So, who owns your website?
If you have paid a web designer or agency to build a website, you may feel confident that you indeed “own” your website. However, when it comes time to make changes or switch between website hosts, such as GoDaddy or Host Gator, you may realize how much – or how little – control you actually have over your company’s website. Additionally, if you are aiming for good SEO, it is essential that you “own” your website’s content.
Ensuring that your website’s domain is registered to you, rather than to your web developer or marketing agency, is just as important as owning the copyright to your company’s logo. Without full control over your domain (what follows the “www” of your website address), you will not be able to choose to work with another web designer or switch website hosts at will. Instead of your website being an “owned media” channel, you will rely on the owner of the domain to point your domain name to your website host. In the worst case scenario, you may have to choose another domain name.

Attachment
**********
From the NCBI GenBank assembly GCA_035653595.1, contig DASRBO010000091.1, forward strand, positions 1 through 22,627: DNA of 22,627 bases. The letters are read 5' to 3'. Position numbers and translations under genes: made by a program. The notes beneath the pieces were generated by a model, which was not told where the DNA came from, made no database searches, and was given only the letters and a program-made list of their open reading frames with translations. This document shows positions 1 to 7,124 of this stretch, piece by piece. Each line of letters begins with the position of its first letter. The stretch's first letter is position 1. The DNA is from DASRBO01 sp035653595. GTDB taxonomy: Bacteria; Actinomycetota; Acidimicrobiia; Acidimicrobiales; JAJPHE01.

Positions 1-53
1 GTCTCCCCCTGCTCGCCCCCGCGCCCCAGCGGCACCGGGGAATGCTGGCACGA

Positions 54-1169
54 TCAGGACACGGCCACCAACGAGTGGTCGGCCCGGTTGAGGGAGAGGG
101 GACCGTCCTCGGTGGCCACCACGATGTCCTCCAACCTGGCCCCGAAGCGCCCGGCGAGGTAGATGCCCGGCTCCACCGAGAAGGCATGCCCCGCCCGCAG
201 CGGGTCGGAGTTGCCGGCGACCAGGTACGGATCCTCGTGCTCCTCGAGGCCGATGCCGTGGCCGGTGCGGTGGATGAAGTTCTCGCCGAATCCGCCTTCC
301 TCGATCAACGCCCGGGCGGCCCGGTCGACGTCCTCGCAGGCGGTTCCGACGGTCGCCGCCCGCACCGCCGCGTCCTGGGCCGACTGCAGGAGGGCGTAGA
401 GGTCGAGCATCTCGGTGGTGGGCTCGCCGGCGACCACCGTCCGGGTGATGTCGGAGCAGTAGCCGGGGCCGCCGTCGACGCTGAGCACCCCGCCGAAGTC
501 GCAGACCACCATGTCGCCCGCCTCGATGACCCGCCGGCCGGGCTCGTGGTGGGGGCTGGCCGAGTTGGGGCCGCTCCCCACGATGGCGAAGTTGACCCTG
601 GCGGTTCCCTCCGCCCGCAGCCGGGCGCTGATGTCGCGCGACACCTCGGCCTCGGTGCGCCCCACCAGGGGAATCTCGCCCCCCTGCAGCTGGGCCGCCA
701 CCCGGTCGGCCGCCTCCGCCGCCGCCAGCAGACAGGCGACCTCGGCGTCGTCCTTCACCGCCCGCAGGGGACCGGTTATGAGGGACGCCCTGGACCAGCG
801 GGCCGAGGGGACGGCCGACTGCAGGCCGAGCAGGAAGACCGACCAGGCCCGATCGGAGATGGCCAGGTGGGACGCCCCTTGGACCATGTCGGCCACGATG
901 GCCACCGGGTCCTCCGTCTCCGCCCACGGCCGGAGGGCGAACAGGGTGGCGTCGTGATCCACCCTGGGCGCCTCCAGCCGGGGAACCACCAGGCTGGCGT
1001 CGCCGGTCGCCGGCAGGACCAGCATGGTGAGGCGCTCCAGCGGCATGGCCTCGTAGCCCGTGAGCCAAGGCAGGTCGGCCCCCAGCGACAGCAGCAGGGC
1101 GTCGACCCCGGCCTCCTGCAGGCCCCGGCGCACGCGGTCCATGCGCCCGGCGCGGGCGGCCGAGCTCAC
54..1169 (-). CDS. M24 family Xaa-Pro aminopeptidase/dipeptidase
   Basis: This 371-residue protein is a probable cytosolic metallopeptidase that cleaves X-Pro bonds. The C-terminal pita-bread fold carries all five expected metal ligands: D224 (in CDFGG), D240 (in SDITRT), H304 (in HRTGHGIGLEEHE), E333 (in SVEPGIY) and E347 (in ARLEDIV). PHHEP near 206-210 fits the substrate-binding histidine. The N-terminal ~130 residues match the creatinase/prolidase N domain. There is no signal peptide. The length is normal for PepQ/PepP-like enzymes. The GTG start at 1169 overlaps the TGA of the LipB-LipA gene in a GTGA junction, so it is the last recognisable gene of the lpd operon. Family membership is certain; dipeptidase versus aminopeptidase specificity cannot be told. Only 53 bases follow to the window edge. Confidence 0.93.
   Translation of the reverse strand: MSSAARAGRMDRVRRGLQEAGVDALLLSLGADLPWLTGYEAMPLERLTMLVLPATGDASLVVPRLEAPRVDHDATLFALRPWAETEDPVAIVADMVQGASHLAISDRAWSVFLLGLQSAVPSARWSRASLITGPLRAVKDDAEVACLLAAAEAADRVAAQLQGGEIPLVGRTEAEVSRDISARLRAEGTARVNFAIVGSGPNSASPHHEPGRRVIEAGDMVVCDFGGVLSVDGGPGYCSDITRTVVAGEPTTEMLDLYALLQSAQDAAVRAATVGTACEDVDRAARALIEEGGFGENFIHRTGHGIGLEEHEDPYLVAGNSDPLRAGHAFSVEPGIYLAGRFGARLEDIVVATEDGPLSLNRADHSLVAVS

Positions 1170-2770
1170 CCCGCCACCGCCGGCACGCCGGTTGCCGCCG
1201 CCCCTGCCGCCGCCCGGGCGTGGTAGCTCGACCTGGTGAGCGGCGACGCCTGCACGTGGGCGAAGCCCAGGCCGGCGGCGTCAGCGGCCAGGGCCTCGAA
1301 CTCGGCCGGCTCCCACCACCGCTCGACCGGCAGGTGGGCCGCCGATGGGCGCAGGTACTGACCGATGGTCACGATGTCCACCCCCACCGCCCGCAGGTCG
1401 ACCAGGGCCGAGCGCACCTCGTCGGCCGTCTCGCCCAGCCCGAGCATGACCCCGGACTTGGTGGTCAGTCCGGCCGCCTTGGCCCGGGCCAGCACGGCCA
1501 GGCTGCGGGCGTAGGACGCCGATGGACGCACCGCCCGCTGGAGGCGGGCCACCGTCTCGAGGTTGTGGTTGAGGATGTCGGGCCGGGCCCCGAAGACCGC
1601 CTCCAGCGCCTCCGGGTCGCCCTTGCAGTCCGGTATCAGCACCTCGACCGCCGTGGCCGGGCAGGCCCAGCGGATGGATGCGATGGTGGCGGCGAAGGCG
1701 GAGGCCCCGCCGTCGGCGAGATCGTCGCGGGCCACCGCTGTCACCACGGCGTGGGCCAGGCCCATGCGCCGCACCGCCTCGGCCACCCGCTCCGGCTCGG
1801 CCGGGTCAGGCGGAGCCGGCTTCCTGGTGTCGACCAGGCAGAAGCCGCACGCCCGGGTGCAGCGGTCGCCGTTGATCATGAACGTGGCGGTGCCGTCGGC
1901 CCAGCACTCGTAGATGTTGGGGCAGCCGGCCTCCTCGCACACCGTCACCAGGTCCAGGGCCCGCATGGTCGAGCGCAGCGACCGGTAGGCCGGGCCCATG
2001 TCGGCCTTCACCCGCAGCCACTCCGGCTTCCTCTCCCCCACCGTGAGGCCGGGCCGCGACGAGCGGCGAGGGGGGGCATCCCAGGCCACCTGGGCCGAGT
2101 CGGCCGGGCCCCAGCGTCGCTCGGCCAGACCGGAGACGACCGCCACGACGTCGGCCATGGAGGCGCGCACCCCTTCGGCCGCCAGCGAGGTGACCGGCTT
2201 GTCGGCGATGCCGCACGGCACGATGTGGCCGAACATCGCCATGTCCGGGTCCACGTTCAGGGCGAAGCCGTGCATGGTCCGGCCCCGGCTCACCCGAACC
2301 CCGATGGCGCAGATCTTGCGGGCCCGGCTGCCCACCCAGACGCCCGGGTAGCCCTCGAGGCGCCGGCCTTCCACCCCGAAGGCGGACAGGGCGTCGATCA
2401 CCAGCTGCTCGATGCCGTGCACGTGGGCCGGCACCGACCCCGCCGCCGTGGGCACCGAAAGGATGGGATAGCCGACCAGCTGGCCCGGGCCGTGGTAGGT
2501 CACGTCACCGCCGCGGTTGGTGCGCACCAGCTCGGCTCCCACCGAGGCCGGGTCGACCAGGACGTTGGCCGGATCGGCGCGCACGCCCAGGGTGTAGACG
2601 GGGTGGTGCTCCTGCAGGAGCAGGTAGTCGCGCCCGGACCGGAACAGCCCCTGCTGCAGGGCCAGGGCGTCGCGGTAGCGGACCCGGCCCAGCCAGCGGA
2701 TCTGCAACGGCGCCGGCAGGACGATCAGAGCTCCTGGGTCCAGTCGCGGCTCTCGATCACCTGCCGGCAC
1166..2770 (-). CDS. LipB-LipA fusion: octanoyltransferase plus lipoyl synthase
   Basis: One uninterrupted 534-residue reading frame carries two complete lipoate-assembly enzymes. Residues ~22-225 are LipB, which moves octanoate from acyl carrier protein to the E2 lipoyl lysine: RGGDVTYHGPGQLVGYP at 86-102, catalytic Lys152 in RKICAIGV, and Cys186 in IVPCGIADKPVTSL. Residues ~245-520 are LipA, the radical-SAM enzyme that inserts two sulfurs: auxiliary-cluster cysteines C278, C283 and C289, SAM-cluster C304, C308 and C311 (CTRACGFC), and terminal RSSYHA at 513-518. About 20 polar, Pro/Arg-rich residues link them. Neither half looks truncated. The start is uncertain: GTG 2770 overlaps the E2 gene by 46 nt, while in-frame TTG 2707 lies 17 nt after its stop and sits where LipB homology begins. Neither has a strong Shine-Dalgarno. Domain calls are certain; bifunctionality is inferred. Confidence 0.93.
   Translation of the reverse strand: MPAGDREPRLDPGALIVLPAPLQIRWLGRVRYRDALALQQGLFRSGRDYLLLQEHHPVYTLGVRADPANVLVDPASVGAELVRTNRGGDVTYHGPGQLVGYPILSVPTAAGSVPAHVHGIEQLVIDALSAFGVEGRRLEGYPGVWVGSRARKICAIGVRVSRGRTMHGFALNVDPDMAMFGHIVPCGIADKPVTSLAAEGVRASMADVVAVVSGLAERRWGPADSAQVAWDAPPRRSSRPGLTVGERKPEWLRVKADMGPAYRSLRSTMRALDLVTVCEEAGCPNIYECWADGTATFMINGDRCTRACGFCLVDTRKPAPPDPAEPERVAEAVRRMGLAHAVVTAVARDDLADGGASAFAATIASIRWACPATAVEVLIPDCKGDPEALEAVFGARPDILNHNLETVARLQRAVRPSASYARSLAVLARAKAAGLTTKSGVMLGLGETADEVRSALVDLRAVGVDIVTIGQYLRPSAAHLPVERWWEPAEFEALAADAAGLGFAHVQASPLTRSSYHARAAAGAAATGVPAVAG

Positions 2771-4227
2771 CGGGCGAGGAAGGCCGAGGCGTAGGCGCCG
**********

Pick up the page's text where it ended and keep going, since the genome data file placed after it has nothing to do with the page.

Likewise, you should own your website’s content. Were you offered syndicated web content that is relevant to your professional field? How many other websites feature that same content? Google, for example, will try to find the original source of any duplicate content. Syndicated content, if not handled properly, can in fact harm your SEO and cause your page to rank lower than a page featuring unique content.
Lastly, it should be your decision whether or not to feature the name or logo of the individual or company that built your website. Consider how the association may affect the perception of your brand. Make sure that your website visitors remember you rather than your designer.
So, do you have control over your website? How much of the content on your website is original content? What is your reason for choosing to provide attribution for the design of your website?